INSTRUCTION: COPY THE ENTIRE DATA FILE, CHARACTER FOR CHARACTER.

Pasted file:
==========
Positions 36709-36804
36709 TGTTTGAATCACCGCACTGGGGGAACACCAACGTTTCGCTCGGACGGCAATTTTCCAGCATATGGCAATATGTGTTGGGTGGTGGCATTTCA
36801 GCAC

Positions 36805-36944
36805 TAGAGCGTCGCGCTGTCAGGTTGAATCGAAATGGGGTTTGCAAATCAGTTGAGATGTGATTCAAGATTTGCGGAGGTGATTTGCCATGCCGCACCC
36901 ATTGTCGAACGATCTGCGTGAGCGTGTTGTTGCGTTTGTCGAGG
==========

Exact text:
Positions 36709-36804
36709 TGTTTGAATCACCGCACTGGGGGAACACCAACGTTTCGCTCGGACGGCAATTTTCCAGCATATGGCAATATGTGTTGGGTGGTGGCATTTCA
36801 GCAC

Positions 36805-36944
36805 TAGAGCGTCGCGCTGTCAGGTTGAATCGAAATGGGGTTTGCAAATCAGTTGAGATGTGATTCAAGATTTGCGGAGGTGATTTGCCATGCCGCACCC
36901 ATTGTCGAACGATCTGCGTGAGCGTGTTGTTGCGTTTGTCGAGG